The Champions Trophy final between Australia and West Indies is being covered "live" online (which means reasonably prompt score updates and perhaps some additional commentary) by several media organisations. As I post unseasonal rain has stopped play in Mumbai with Australia 2/45 chasing the West Indies' disappointing 138.
The London Daily Telegraph 's scorecard goes further than the others by printing the first names of all the players, even if those are not the names by which they are commonly known. Thus we have Christopher, not Chris, Gayle and, more bizarrely, George, not Brad(ley), Hogg. Printing more than the players' surnames is a good idea, but only as long as the fuller version corresponds fairly closely to what most followers recognise.
UPDATE 6 NOVEMBER
Result: Australia eventually won under the Duckworth-Lewis method. The final score, though not the complex calculations used under that method to determine the result, can be seen by clicking on the above link.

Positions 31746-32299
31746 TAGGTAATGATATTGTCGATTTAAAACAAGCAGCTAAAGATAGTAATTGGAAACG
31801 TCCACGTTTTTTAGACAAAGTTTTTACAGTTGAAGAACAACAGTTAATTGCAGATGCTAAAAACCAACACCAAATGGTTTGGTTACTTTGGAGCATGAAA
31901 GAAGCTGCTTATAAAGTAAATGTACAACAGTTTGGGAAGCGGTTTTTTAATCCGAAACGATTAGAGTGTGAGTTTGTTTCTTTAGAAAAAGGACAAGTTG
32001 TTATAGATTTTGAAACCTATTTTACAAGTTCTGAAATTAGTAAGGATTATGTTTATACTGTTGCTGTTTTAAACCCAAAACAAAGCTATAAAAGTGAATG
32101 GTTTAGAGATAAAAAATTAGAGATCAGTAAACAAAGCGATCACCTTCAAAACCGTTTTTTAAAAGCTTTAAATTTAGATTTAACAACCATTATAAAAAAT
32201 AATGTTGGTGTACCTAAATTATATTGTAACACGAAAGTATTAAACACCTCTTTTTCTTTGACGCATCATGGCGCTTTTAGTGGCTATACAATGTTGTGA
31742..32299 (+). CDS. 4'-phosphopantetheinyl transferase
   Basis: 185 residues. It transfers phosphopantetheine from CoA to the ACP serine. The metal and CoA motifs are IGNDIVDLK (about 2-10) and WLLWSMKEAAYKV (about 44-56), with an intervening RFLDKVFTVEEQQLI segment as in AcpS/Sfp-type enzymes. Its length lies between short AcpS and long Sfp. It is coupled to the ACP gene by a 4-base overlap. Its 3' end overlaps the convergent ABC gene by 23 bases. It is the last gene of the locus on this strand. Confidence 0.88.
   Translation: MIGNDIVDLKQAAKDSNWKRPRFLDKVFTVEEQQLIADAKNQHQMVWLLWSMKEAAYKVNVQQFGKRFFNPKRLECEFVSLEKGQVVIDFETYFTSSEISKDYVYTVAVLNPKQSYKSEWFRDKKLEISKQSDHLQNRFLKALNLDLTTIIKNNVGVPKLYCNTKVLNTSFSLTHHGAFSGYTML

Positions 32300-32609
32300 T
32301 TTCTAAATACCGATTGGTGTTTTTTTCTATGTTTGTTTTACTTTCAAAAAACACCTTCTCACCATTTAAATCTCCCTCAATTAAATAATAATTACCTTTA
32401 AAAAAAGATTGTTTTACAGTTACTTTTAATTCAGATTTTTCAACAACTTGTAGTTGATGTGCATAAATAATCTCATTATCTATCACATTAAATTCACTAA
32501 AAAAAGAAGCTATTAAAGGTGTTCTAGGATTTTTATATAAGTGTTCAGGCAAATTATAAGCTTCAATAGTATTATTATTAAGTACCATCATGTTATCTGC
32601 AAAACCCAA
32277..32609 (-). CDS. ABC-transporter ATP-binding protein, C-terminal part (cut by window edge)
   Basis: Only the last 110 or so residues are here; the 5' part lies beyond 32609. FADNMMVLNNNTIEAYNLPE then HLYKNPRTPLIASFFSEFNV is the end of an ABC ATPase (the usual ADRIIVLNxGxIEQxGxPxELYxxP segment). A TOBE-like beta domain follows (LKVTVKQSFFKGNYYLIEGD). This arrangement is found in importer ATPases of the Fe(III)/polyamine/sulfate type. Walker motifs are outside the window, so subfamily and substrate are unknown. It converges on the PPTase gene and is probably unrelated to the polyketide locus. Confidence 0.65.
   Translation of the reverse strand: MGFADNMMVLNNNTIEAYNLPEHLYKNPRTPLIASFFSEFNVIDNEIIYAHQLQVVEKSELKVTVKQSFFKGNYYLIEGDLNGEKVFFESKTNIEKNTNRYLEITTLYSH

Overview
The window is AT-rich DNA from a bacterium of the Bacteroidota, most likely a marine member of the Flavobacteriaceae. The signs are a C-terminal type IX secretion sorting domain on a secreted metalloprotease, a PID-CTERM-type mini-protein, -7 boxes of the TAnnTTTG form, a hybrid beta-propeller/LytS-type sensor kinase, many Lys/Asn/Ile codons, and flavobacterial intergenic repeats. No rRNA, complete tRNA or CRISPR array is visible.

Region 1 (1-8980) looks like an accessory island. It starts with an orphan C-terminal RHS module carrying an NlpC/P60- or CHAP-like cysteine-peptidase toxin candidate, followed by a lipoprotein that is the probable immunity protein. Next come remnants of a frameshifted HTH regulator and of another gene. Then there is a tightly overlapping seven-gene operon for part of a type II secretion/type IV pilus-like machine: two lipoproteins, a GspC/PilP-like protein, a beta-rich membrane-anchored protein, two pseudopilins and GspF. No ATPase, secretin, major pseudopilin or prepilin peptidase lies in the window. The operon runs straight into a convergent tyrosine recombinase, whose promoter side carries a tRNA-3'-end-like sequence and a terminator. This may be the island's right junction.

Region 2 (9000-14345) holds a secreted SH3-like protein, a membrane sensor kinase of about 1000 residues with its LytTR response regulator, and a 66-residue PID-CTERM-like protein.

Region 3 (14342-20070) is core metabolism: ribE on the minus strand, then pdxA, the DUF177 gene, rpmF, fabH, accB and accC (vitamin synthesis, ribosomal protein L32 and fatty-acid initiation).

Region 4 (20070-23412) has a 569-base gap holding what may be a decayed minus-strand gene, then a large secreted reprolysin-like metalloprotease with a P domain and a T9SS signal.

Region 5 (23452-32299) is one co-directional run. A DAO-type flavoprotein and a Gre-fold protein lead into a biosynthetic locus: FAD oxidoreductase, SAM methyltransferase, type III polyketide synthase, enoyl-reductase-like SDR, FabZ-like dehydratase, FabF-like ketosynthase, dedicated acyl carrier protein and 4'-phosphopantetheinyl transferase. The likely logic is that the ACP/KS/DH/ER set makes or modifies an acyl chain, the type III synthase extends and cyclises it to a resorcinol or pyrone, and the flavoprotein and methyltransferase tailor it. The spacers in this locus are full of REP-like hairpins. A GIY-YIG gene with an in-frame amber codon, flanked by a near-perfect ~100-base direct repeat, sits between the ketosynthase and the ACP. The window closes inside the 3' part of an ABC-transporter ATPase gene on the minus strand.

Players' names on scorecards: After I'd posted the comments above I recalled that until about 1962, when English first class cricketers were divided into Gentlemen (amateurs or pseudo-amateurs) and Players (professionals), scorecards usually included this information in an easy to crack code. "Gentlemen" were called Mr (or Sir, Lord, Rev or whatever) while "Players" were just referred to by their surnames. Australians touring England were usually treated as amateurs while non-white West Indians were treated as professionals. Had Messrs Gayle and Hogg played in those times they would have appeared in the scorecard as Gayle (perhaps with C aappended) and Mr G B Hogg. This deserves a fuller posting, which I'll do shortly.